|Classification and external resources|
|Specialty||Hematology and oncology|
Lymphoproliferative disorders (LPDs) refer to several conditions in which lymphocytes are produced in excessive quantities. They typically occur in people who have a compromised immune system. They are sometimes equated with "immunoproliferative disorders", but technically lymphoproliferative disorders are a subset of immunoproliferative disorders, along with hypergammaglobulinemia and paraproteinemias.
Examples of LPDs
- follicular lymphoma
- chronic lymphocytic leukemia
- acute lymphoblastic leukemia
- hairy cell leukemia
- B-cell lymphomas
- T-cell lymphomas
- multiple myeloma
- Waldenstrom's macroglobulinemia
- Wiskott-Aldrich syndrome
- post-transplant lymphoproliferative disorder
- autoimmune lymphoproliferative syndrome (ALPS)
- "Lymphoid interstitial pneumonia"
Lymphoproliferative disorders are a set of disorders characterized by the abnormal proliferation of lymphocytes into a monoclonal lymphocytosis. The two major types of lymphocytes are B cells and T cells, which are derived from pluripotent hematopoetic stem cells in the bone marrow. Individuals who have some sort of dysfunction with their immune system are susceptible to develop a lymphoproliferative disorder because when any of the numerous control points of the immune system become dysfunctional, immunodeficiency or deregulation of lymphocytes is more likely to occur. There are several inherited gene mutations that have been identified to cause lymphoproliferative disorders; however, there are also acquired and iatrogenic causes.
Autoimmune lymphoproliferative disorder
Some children with autoimmune lymphoproliferative disorders are heterozygous for a mutation in the gene that codes for the Fas receptor, which is located on the long arm of chromosome 10 at position 24.1, denoted 10q24.1. This gene is member 6 of the TNF-receptor superfamily (TNFRSF6). The Fas receptor contains a death domain and has been shown to play a central role in the physiological regulation of programmed cell death. Normally, stimulation of recently activated T cells by antigen leads to coexpression of Fas and Fas receptor on the T cell surface. The engagement of Fas by Fas receptor results in apoptosis of the cell and is important for eliminating T cells that are repeatedly stimulated by antigens. As a result of the mutation in the Fas receptor gene, there is no recognition of Fas by Fas receptor, leading to a primitive population of T cells that proliferates in an uncontrolled manner.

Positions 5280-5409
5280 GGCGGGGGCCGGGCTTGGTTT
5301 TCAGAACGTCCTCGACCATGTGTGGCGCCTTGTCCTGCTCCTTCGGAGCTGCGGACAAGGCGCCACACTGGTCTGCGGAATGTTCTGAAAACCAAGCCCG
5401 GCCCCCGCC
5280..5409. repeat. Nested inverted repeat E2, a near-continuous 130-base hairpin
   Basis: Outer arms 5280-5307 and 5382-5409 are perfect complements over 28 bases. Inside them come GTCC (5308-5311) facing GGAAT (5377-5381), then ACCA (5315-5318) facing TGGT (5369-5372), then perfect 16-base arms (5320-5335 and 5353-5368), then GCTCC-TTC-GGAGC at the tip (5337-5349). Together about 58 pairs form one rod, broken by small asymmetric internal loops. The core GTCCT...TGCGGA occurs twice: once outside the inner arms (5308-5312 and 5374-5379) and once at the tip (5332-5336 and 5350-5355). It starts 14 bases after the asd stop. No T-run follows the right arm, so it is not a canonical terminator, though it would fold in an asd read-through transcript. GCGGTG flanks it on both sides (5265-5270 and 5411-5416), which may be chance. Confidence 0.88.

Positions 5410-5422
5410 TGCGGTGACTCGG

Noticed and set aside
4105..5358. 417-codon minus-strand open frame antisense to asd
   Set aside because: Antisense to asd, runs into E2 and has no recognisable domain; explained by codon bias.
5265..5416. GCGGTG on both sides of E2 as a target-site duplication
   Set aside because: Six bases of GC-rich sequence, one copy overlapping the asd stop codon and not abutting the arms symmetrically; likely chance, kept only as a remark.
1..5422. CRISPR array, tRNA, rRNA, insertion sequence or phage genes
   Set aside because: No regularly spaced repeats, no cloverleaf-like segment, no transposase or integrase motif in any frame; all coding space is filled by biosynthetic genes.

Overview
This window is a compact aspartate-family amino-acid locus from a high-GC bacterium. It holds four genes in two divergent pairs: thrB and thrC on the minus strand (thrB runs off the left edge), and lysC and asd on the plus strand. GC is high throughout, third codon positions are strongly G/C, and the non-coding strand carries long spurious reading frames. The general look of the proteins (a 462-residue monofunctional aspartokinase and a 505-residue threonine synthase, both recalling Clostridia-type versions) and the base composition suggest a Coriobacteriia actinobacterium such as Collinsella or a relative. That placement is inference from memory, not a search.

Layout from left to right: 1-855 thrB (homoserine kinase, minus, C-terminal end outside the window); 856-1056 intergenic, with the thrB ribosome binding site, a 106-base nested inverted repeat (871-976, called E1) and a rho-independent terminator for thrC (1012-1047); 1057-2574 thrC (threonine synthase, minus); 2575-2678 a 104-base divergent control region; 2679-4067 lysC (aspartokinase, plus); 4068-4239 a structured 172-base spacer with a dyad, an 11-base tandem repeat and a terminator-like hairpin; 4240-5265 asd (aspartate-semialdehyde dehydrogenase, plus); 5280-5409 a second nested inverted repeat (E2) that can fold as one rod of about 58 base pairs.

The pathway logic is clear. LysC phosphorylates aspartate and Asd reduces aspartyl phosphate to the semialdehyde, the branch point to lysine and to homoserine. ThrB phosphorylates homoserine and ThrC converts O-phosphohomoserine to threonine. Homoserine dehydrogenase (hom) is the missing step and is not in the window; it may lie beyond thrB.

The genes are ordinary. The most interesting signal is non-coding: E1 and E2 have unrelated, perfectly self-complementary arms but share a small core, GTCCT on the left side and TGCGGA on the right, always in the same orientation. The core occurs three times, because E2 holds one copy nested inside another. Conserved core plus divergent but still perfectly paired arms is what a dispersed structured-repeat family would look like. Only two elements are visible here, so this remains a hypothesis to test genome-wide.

Other inherited causes
Boys with X-linked immunodeficiency syndrome are at a higher risk of mortality associated with Epstein-Barr Virus infections, and are predisposed to develop a lymphoproliferative disorder or lymphoma.
Children with common variable immune deficiency (CVID) are also at a higher risk of developing a lymphoproliferative disorder.
Some disorders that predispose a person to lymphoproliferative disorders are severe combined immuno deficiency (SCID), Chédiak-Higashi syndrome, Wiskott-Aldrich syndrome (an X-linked recessive disorder), and ataxia telangiectasia.
Viral infection is a very common cause of lymphoproliferative disorders. In children, the most common is believed to be congenital HIV infection because it is highly associated with acquired immunodeficiency, which often leads to lymphoproliferative disorders.
There are many lymphoproliferative disorders that are associated with organ transplantation and immunosuppressant therapies. In most reported cases, these cause B cell lymphoproliferative disorders; however, some T cell variations have been described. The T cell variations are usually caused by the prolonged use of T cell suppressant drugs, such as sirolimus, tacrolimus, or ciclosporin.
- "Idiopathic Interstitial Pneumonias: Interstitial Lung Diseases: Merck Manual Professional". Retrieved 2008-12-09.
- Winter, S.S. Lymphoproliferative disorders. Emedicine. December 20, 2006. http://www.emedicine.com/ped/topic1345.htm. Accessed March 2007.
- Entrez Gene. FAS Fas (TNF receptor superfamily, member 6). http://www.ncbi.nlm.nih.gov/entrez/query.fcgi?cmd=Retrieve&db=gene&dopt=full_report&list_uids=355. Accessed March 2007.
- Abbas, A.K and Lichtman, A.H. Cellular and Molecular Immunology. Fifth Edition. Elsevier Saunders. Philadelphia. 2005